Prayer dispute ends, for now
By Oskar Garcia
By Oskar Garcia
OMAHA, Neb. — Dozens of Somali meatpacking workers who quit their jobs because they were not given enough time off for Muslim prayers have returned to work, but the issue could resurface as sundown inches later through the summer, a union official said yesterday
About 70 of 120 Somali workers are back on the job at the Swift & Co. meatpacking plant after abruptly quitting last week. The workers complained that existing break-time rules did not let them leave lines to pray at sundown.
Similar requests for workplace accommodations of Muslim religious obligations have become common nationwide, Muslim advocates said.
"I don't know how it's going to work, and I feel bad about it," said Dan Hoppes, president of Local 22 of the United Food and Commercial Workers Union.
Later summertime sunsets could run past allotted breaks that keep workers from long stretches on production lines.
"We do those things to prevent injuries and to give them a little rest," Hoppes said.
The workers agreed to come back after company and union officials met with workers and the head of a Somali community group to discuss the conflicts between Muslim prayer and workplace rules. The company agreed to accommodate the workers as much as it could within the contract, company and union officials said.
"We live in a country where religious beliefs are important to us, and I don't care what religion it is and we should try to do our best to support those things," Hoppes said. "But we've got a contract with Swift."
Company officials worry that sunset prayers could take too many workers off production lines, forcing them to be shut down, Hoppes said.
"It's difficult to speculate on what a worker may or may not do," said Sean McHugh, spokes-man for Swift, which is based in Greeley, Colo. "All I can say is that the workers understand the work-site rules that we have in place, and the 70 who have come back have accepted or are comfortable with these rules."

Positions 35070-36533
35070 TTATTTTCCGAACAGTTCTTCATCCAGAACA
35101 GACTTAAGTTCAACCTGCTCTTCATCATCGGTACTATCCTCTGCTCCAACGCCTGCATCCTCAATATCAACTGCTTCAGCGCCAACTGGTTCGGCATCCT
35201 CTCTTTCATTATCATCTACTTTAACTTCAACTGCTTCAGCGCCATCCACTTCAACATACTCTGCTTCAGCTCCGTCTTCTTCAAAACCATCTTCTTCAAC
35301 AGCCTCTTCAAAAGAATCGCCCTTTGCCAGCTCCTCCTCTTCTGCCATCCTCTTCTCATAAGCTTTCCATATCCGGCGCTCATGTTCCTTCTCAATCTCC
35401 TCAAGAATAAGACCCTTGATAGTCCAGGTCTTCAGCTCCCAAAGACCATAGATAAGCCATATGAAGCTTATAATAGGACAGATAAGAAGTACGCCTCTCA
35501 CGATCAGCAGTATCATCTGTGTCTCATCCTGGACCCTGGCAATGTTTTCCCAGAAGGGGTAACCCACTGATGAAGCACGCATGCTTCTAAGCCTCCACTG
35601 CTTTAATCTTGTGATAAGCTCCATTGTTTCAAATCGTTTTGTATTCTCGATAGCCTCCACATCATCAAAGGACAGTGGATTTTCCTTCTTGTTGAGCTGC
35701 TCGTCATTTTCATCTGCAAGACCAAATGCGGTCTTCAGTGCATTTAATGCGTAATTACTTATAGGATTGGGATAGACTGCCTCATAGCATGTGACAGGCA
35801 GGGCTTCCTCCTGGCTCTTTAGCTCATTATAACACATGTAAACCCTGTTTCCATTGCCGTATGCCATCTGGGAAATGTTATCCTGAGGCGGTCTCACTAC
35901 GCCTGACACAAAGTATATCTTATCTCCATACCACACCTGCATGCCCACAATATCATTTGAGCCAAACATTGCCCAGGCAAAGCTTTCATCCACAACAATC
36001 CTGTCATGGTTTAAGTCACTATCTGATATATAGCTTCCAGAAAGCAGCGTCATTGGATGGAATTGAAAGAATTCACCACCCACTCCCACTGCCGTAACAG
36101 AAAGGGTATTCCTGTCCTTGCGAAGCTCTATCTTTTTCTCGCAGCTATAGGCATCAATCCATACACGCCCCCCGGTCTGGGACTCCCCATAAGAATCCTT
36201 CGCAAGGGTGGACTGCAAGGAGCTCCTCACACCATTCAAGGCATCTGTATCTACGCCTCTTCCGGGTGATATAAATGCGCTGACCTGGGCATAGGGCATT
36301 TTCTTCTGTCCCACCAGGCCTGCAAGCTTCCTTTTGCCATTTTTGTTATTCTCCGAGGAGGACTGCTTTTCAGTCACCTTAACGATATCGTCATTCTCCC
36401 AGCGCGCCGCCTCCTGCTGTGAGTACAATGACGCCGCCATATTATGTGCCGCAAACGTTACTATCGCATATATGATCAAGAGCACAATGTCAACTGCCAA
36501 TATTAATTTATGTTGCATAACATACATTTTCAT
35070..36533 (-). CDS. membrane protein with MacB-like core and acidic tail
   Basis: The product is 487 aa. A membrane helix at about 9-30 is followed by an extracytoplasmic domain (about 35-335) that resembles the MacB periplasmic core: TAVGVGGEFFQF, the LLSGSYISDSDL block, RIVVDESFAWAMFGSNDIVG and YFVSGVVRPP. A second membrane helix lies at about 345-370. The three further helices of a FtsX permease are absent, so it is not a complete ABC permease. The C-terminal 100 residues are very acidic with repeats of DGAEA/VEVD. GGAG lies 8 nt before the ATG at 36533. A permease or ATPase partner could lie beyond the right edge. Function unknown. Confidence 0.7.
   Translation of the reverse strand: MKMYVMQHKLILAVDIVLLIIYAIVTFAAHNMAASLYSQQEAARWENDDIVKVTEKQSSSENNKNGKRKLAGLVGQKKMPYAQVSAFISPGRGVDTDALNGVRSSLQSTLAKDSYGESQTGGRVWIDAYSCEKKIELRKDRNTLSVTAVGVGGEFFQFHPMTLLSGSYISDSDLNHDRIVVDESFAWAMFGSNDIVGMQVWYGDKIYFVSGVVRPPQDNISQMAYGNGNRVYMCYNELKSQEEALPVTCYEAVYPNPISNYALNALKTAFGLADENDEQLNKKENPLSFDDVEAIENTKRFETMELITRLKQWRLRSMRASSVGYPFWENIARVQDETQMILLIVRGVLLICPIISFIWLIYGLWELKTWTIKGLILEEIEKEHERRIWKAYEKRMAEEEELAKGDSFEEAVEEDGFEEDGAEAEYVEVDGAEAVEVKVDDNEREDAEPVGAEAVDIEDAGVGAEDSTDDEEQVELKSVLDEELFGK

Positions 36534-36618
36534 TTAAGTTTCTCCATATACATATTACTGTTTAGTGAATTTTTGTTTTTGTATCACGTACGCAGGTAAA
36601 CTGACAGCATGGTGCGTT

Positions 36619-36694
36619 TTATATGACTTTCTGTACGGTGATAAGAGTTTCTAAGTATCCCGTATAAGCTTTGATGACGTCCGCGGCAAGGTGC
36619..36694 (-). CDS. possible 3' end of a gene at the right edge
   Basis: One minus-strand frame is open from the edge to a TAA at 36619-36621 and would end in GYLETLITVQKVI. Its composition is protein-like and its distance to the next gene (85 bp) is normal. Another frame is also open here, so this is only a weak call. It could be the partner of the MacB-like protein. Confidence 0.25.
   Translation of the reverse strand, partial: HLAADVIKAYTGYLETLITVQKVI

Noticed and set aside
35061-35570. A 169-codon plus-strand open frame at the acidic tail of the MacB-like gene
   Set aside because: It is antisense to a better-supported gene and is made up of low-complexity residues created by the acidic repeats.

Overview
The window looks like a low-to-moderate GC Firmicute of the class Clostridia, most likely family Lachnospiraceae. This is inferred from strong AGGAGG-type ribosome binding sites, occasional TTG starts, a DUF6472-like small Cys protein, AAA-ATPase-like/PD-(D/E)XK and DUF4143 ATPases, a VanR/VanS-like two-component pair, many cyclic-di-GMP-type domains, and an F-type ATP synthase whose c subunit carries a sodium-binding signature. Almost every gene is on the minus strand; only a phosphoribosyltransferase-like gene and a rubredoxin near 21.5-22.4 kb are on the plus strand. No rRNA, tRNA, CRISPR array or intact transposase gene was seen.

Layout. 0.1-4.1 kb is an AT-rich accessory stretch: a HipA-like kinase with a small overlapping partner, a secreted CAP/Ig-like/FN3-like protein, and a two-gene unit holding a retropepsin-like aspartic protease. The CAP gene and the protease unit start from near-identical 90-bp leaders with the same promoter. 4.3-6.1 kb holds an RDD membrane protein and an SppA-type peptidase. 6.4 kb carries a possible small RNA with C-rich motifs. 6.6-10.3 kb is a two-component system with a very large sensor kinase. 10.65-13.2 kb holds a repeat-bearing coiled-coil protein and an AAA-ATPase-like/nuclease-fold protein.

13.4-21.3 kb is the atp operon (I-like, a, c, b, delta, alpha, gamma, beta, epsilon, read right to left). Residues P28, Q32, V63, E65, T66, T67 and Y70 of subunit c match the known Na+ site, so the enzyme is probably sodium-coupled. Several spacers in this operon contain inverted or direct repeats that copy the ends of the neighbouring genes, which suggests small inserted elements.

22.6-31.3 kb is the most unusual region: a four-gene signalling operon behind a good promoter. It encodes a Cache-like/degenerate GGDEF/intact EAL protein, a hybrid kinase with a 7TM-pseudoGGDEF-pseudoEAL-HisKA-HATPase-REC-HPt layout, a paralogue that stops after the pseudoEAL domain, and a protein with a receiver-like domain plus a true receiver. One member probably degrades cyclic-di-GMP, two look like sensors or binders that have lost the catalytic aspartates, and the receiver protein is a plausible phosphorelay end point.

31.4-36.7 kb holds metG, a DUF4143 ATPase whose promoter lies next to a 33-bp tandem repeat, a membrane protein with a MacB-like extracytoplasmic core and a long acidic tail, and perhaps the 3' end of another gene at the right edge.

It was the largest single-day employee loss at the plant since December, when 261 workers were arrested as part of a raid of Swift plants in six states by U.S. Immigration and Customs Enforcement officials.
Mohamed Rage, chairman of the Omaha Somali-American Community Organization, said some of the Somalis who left went to Kansas and Denver, while others remained in Nebraska and were planning to go back to work at Swift.
"They have to earn their living; at the same time they have to fulfill their faith," Rage said. "There will always be a friction, but we have to have the tool to fix any problem that arises at the future."
A spokeswoman for the Council on American-Islamic Relations, Rabiah Ahmed, said: "There is some flexibility when it comes to prayer if it's conflicting with something as serious as your job and your work environment."
"But (prayer) doesn't take very long — really, it only takes five minutes," she said.
The council, which describes itself as a civil rights and advocacy group, has been able to mediate between companies and workers on the issue in most cases.
Some Muslim cashiers at Target stores in Minnesota were shifted to other positions in March because they objected to handling pork products.
An ongoing dispute also exists among cab drivers who serve Minneapolis-St. Paul International Airport — many of whom are Muslim — who refuse to take passengers who are carrying alcohol.
In 2005, 30 workers walked off the job at a Dell Inc. plant in Nashville, Tenn., after alleging the company refused to let them pray at sunset.
A federal lawsuit brought by nine Somalis against Gold'n Plump Poultry Inc. in October made similar allegations.